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Aquaman Movie Review (Spoiler Free)

When the kingdom of Atlantis prepares to attack the land, Aquaman must try set things right with his misguided half-brother. A fun schlocky adventure ensues!

Genre: Action / Adventure / Fantasy

Director: James Wan

Cast: Jason Momoa, Amber Heard, Yahya Abdul-Mateen II, Patrick Wilson, Willem Dafoe, Dolph Lundgren, Michael Beach, Temuera Morrison & Nicole Kidman.

Run Time: 143 min.

US Release: 21 December 2018

UK Release: 12 December 2018

German Release: 20 December 2018

It was hard to wrap my head around the premise of an Aquaman flick; I saw Entourage, remembering how silly the end product was in that series. After watching Justice League, I needed to reevaluate my thoughts about the character, since Jason Momoa repaired the hero's foolish reputation. He gave the son of Atlantis, a brooding, angrier personality, as well as being somewhat of a recluse, reminiscent of the 90s reinvention of the character. With James Wan set as director, I started looking forward to the release of DC’s next solo superhero picture. Now out in cinemas, the last question remaining is: How good is it?

Born on the shores of the surface world, Arthur Curry, the human-born heir to the underwater kingdom of Atlantis, needs to foil his misguided half-brother’s scheme, of uniting the seven underwater kingdoms to wage war against the surface. Aided by Vulko and the beautiful Mera, Arthur must discover his true destiny and become Aquaman to save millions of lives.

James Wan plus the writing team created an incredibly self-aware superhero movie that is, at the same time, having fun with the premise. Borrowing from other entities, the finished narrative presented on the silver screen, feels like an amalgamation of Avatar meets The Little Mermaid, meets the first Sam Raimi Spider-Man, which surprisingly works. This is pure old-school popcorn blockbuster and I had a total blast watching Aquaman in theatres!

Much like the island of Themyscira in Wonder Woman, Atlantis is a hidden city in the deepest trenches of the Atlantic Ocean. The underwater people have enough of the surface dwellers' toxic habits to pollute the seas, however, deciding to attack the nations of the lands. At least that is what is told to the populace of the underwater city because the true intent of King Orm is more Shakespearian than one might have thought. Honestly, this is a messy screenplay that should have never worked on paper, yet here we are.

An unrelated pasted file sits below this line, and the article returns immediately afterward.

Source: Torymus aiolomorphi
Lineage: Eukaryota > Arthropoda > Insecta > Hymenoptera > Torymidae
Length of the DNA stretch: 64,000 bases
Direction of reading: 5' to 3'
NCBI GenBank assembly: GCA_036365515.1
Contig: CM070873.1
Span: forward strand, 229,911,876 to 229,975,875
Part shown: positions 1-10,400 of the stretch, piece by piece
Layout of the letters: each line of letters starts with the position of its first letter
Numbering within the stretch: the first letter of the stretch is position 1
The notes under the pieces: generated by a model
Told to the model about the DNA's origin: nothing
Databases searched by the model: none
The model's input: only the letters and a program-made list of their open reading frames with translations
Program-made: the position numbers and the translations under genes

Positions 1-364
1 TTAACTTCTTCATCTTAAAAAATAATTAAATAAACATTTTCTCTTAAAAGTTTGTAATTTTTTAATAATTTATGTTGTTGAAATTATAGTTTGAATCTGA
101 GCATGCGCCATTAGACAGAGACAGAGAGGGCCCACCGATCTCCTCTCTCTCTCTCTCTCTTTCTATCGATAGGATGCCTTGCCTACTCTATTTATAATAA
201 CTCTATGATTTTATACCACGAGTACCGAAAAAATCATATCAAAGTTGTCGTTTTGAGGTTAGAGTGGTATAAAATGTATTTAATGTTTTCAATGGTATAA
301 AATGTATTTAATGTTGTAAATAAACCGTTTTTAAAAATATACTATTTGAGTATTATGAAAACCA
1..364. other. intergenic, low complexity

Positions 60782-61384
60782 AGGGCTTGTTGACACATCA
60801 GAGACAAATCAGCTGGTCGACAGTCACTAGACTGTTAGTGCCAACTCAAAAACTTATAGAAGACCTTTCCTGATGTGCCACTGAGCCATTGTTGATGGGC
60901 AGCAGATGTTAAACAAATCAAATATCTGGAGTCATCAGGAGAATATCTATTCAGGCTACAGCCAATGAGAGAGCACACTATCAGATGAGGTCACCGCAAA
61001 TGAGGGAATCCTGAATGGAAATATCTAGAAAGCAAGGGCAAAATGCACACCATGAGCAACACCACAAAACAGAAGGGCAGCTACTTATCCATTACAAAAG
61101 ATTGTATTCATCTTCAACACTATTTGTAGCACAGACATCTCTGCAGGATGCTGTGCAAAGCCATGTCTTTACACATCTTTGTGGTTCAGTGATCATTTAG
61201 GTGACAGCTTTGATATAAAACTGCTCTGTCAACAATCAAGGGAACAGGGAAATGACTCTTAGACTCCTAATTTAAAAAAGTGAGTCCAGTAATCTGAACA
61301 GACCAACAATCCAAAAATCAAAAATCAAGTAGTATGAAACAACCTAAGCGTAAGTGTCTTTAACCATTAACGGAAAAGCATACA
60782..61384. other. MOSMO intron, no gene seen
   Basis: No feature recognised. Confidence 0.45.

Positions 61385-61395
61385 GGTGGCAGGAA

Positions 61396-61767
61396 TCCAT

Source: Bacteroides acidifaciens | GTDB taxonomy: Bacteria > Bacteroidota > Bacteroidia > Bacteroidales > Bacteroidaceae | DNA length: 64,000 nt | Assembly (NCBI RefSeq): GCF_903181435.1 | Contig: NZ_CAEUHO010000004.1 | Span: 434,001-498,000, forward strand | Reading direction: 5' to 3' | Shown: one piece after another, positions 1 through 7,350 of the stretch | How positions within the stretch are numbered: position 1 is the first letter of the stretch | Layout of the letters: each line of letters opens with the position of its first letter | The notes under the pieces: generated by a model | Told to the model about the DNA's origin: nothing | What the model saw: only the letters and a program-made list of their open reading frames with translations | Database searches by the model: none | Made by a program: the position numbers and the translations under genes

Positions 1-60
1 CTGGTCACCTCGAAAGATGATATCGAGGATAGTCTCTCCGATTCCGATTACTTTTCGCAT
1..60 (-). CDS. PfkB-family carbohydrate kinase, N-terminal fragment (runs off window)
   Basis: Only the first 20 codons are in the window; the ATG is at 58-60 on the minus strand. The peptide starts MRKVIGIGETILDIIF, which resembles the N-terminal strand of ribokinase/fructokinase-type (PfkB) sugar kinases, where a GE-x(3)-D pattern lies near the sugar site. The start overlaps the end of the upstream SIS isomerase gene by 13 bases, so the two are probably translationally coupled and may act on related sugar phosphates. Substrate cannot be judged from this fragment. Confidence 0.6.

Inconsistencies arise when looking back at the 2017 Justice League, probably due to some rewrites. Arthur, who back then couldn’t have cared less about his mother, is suddenly obsessed with avenging her death. It also sounds like he never met Mera before, even though he saved her life during Steppenwolf's attack. Then there is the cringe-worthy romance, between him and the red-headed Atlantean. Disappointing was also the half-baked message about the pollution of the oceans. There is much that should have been refined, before releasing it in theatres.

The dialogue is also somewhat of a mixed bag. While I do love the tongue-in-cheek approach of Momoa’s lines, especially in reference to pop culture, some of the Atlantean dialogues were rather emotionlessly wooden, specifically that of Mera. Then there was the over-the-top delivery from Black Manta, although that reminded more of Willem Dafoe’s fun Green Goblin.